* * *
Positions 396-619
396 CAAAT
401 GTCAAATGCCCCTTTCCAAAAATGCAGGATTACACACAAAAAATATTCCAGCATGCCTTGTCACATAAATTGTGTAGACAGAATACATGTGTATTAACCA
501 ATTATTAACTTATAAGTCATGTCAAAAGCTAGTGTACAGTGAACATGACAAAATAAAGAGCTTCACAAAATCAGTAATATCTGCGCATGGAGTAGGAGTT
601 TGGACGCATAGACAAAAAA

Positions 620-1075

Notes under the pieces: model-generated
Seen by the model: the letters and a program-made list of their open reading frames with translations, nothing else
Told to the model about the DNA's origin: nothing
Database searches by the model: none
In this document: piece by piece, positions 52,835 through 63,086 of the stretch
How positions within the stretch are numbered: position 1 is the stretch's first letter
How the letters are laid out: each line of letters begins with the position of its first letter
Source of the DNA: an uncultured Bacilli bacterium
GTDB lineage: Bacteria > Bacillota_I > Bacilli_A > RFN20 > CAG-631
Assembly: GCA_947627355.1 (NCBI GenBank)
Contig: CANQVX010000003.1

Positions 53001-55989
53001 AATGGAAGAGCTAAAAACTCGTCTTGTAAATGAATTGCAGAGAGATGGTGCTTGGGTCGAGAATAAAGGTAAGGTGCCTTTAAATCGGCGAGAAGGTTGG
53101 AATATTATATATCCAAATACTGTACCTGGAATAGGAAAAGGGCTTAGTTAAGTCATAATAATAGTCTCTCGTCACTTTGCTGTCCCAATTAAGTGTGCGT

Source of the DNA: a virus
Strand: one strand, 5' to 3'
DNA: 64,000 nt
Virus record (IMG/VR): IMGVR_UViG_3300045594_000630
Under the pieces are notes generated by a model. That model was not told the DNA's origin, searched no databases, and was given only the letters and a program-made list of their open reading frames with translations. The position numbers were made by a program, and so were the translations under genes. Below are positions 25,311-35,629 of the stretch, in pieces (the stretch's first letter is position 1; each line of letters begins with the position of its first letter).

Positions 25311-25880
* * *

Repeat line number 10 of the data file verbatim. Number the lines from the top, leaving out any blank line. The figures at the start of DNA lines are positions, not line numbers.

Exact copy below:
Database searches by the model: none